When Parker on the Web 2.0 launched in 2018, it was the culmination of a long-term development plan to host an international collaborative project on sustainable infrastructure at no cost to the user. The engineering effort was immense, and that effort paid off: we saw a nearly 10-fold increase in visitors to the site, and the incorporation of IIIF functionality to the Parker manuscript content allowed the digital objects to be used in a myriad of new projects, from AI-driven initiatives like handwritten text recognition and feature recognition, to crowdsourcing transcription projects, and aggregation and reuse across multiple platforms. While Parker 2.0 was a technical success, the intellectual content of the site - the painstakingly-crafted descriptive metadata produced in the late 2000s that drove Parker on the Web 1.0 - was not fully added to the new platform. Thanks to the encouragement of dedicated Parker on the Web users and scholars, we were able to prioritize a large-scale reassessment of the project descriptive metadata, identify gaps, and restore the manuscript descriptions to their full glory - improving the discovery functionality for the site and providing users with rich descriptions for every manuscript in the collection. Parker on the Web 2.1, released on March 3, 2021, finally completes the migration of the project from a stand-alone site built on bespoke software and using a customized and unique metadata structure to a sustainable and extensible collaboration built on open source software and common metadata standards.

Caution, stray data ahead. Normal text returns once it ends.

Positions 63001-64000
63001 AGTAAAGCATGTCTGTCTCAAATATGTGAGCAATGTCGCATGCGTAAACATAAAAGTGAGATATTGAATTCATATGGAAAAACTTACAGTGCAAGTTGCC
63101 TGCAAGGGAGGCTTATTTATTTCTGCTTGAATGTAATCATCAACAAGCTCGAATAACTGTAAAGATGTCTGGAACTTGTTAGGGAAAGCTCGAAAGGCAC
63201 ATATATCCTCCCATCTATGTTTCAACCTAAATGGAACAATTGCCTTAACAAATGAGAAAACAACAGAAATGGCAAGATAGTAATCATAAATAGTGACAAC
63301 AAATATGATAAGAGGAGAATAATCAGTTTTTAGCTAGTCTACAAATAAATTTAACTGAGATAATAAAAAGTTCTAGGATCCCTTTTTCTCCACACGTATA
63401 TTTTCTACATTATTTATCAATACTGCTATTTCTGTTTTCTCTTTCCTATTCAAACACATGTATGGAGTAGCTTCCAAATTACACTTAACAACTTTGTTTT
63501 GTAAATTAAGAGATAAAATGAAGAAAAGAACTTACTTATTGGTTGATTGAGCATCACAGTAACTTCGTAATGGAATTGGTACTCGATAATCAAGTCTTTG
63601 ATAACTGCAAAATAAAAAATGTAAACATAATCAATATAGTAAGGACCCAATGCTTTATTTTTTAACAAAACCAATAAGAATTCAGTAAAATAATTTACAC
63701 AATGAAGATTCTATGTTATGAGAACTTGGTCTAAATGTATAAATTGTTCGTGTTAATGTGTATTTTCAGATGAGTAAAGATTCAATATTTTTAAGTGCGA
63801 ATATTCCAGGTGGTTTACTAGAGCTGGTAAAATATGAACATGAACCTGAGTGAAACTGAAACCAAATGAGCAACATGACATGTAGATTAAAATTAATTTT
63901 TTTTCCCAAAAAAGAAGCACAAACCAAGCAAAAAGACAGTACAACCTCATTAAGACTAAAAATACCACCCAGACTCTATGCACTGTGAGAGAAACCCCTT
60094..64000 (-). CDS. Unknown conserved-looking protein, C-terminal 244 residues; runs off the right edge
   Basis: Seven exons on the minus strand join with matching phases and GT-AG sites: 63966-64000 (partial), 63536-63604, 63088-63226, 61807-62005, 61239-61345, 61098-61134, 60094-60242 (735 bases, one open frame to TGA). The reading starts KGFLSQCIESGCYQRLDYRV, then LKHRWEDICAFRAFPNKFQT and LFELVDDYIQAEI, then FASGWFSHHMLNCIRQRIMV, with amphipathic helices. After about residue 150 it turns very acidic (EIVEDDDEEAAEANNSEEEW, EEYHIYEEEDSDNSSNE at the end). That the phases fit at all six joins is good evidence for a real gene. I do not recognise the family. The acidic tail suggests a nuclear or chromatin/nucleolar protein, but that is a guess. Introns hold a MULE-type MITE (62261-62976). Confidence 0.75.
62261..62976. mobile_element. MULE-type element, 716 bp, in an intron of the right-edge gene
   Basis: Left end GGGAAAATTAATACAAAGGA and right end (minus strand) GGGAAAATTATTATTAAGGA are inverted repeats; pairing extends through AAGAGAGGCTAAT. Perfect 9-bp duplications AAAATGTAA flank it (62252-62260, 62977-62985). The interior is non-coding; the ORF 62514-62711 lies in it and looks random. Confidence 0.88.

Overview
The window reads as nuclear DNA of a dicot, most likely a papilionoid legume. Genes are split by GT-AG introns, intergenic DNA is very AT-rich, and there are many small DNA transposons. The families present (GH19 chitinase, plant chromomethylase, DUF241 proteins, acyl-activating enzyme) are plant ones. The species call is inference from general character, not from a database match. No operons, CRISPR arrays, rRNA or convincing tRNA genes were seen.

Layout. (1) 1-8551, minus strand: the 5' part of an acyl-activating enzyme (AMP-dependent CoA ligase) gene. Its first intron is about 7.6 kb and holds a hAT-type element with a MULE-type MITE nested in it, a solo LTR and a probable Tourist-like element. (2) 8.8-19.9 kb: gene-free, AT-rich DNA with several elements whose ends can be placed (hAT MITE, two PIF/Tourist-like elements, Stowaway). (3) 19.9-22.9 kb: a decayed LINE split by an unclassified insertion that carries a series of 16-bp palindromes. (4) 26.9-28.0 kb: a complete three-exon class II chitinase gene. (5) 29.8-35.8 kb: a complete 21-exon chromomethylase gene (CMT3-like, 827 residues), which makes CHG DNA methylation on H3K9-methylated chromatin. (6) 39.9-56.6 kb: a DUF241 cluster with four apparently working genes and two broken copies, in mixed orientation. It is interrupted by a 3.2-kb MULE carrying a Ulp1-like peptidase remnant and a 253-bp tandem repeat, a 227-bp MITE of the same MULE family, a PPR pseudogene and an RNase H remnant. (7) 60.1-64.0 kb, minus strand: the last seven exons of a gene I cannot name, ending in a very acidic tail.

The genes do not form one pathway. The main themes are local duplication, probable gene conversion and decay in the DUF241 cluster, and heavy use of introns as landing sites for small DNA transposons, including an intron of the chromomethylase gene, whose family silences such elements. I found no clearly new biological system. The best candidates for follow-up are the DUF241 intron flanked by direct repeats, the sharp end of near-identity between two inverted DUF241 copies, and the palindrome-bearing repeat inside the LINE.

Blog topic: Digital medieval manuscripts
While sheltering in place, the Rare Books Division of Special Collections has been working with colleagues around the country to produce content related to our collections or using technologies that allow sharing digital images across institutions. Here are three recent webinars from that effort:
... we found ourselves revisiting The Annunciate Virgin. Kathy's love of the piece was contagious, and we began to entertain the thought that maybe, just maybe, we would actually buy a wooden panel painting. -- T. Robert Burke
Eight new digital collections are now available in SearchWorks. These collections take advantage of SearchWorks' ability to provide users with rich discovery and access capabilities for finding and working with digital collection content.
Abstract: Primarily fragments, these specimens were acquired to demonstrate the development of writing in the western world. A variety of scripts are represented, from Carolingian minuscule to the humanistic hands and the "cancelleresca."
Collection contact: Benjamin Albritton
In January, Stanford launched Digging Deeper: Making Manuscripts, an online learning experience devoted to the technologies involved in creating and interpreting medieval manuscripts. We're off to a roaring start with thousands of enrolled participants across more than 90 countries (and it's not too late to sign up!). The creation of the course has been a truly collaborative experience: Stanford University faculty and library staff have worked closely with counterparts at Cambridge University, Stanford Academic Technology Specialists, graduate students, and a team from Stanford's Office of the Vice Provost for Teaching and Learning to produce a suite of learning materials that have become much richer than any of us envisaged at the beginning of the process in 2013!